“It Looks Ugly On Me”


Beers in the sun.My friend Christina posted a link to a blog entry a few days ago that introduced a somewhat flippant but easily interpreted approach to understanding heterosexual, male, and white privilege:

Imagine life here in the US — or indeed, pretty much anywhere in the Western world — is a massive role playing game, like World of Warcraft except appallingly mundane, where most quests involve the acquisition of money, cell phones and donuts, although not always at the same time. Let’s call it The Real World. You have installed The Real World on your computer and are about to start playing, but first you go to the settings tab to bind your keys, fiddle with your defaults, and choose the difficulty setting for the game. Got it?

Okay: In the role playing game known as The Real World, “Straight White Male” is the lowest difficulty setting there is.

This got me to thinking about how I understand my own privilege as I, as many regular readers might know, identify as Scalzi’s target audience, a straight white male.

Firstly though, I think I’d like to touch on why so many straight white men resent or get their back up when that dreaded word “privilege” comes up. It is easy to interpret the discussion of privilege as blame thrown at straight white men, crediting them for all the social injustices that take place in the Western world. These men become defensive because they didn’t create the rules to the game or select their role any more than Scalzi’s Hardcore mode players, gay minority females, did.

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Male Gender Performance and the Rejection of the Veggie Patty


zucchini burger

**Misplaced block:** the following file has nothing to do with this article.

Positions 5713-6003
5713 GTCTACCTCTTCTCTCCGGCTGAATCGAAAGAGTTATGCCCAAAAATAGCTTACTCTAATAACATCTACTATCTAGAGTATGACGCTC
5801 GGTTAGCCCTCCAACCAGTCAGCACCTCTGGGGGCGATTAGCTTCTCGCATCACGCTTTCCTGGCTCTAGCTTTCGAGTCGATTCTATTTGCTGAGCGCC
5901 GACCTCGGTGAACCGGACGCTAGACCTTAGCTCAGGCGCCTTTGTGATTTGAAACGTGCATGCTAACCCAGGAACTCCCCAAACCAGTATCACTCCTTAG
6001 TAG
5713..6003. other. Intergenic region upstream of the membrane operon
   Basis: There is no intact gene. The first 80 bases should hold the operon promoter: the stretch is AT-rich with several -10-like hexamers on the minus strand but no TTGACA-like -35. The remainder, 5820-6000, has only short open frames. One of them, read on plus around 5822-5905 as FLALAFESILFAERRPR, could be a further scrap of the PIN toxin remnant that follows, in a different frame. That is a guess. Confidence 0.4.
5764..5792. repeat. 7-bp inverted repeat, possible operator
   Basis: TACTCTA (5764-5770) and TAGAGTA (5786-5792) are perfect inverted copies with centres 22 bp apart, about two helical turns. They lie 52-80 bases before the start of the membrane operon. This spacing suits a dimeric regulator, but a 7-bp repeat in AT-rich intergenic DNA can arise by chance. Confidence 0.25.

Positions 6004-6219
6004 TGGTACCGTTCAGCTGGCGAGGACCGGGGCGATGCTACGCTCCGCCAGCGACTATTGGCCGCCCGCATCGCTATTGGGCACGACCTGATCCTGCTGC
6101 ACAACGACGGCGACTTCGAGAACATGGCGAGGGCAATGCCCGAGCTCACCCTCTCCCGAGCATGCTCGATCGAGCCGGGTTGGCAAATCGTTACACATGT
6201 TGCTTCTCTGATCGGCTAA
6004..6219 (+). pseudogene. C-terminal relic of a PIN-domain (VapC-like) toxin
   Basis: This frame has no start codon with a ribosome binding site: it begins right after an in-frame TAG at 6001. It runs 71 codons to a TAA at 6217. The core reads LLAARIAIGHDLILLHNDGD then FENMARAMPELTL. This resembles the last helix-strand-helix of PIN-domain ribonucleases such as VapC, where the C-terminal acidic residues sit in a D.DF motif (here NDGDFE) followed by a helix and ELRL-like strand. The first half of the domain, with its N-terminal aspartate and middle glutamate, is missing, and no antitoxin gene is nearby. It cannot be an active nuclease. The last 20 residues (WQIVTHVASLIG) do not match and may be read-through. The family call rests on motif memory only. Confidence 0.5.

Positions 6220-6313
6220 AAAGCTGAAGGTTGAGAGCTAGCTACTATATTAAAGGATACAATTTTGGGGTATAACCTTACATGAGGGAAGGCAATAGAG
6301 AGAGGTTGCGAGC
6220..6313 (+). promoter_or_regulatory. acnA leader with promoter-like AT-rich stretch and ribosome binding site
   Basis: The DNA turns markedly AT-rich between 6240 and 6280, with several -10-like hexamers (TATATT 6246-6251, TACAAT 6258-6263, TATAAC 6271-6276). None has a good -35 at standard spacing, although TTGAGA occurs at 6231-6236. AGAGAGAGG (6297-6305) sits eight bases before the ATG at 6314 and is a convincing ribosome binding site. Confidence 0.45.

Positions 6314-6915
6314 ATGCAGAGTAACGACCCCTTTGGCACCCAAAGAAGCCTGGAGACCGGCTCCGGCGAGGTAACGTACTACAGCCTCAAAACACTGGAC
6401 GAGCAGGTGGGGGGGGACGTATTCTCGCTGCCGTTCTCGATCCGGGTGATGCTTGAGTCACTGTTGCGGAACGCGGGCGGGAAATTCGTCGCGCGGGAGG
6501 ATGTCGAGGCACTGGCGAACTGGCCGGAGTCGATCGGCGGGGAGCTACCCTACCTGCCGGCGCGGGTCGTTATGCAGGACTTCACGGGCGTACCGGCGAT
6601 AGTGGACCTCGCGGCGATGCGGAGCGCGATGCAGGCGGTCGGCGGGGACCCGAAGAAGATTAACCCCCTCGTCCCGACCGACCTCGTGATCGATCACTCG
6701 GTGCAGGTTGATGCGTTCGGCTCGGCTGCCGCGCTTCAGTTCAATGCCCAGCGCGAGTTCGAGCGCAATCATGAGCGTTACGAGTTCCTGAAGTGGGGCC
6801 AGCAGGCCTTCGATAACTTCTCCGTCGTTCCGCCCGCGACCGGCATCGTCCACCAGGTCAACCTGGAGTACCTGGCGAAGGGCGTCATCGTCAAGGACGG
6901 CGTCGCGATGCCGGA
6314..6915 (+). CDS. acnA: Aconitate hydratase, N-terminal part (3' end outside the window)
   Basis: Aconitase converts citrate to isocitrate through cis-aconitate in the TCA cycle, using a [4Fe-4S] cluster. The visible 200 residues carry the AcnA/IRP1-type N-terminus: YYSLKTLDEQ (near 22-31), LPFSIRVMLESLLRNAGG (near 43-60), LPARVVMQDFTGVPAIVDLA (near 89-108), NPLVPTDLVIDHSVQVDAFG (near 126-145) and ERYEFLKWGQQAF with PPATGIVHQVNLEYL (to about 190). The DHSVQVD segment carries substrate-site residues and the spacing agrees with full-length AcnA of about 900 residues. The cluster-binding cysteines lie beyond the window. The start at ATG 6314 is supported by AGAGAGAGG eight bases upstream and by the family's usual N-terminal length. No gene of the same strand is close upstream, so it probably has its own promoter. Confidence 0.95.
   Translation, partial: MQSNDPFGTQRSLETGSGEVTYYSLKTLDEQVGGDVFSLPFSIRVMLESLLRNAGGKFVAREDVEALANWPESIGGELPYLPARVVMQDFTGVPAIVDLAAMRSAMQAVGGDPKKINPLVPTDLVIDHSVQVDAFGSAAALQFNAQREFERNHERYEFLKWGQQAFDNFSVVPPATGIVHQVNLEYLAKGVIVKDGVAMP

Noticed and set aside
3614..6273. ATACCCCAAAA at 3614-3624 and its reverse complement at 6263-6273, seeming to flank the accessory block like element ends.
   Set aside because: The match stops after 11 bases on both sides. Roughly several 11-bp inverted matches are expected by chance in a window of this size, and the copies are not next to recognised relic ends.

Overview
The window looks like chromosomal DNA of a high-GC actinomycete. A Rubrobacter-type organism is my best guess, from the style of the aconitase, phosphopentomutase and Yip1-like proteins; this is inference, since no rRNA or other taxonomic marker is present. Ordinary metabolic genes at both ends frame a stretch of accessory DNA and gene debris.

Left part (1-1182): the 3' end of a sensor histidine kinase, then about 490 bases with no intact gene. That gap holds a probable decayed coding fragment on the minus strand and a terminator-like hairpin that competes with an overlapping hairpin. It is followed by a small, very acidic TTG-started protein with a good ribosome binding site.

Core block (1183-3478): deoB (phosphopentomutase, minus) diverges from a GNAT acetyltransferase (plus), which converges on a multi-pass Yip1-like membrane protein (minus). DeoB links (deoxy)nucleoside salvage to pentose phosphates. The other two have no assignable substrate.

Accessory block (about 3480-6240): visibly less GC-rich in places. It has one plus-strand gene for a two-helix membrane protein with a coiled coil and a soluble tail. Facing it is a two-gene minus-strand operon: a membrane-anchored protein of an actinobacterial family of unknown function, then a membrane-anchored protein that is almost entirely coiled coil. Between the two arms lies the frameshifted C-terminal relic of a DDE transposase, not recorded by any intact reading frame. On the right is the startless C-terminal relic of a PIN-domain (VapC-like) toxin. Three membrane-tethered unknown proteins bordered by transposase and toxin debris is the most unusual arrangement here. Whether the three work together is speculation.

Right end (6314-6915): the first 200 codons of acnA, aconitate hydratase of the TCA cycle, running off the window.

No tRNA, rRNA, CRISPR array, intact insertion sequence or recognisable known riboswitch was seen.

Mmm! So womanly.

Last week, my friend Sebastian and I volunteered to grill hamburgers at a public barbeque. We were both sequestered to our own separate grills and assigned a patty variety: Sebastian would be in charge of the veggie patties and I would be responsible for the beef. As the break between classes neared, we both loaded our grills in preparation for the hungry students that would soon discover free food on campus. There was never any question that we would push more beef burgers than veggie as that is usually the case with barbeques (beef is simply a more popular choice) but what surprised me was how adamantly veggie patties would be denied by the men.

The ensuing horde of students looking for a free burger made it impossible for me to keep up with the demand. My grill was simply not hot or large enough to keep the line moving without the occasional gap in service. But while I tried to gain lost ground and feed the hungry masses, there stood Sebastian next to me who, it seemed, could not even give his veggie burgers away, at least not to men anyway. Sure, there were a few females who approached Sebastian for a burger and even the odd man but for the most part, the male population of Lakehead University rejected the veggie patties with an animosity that goes beyond an aversion to the taste. Continue reading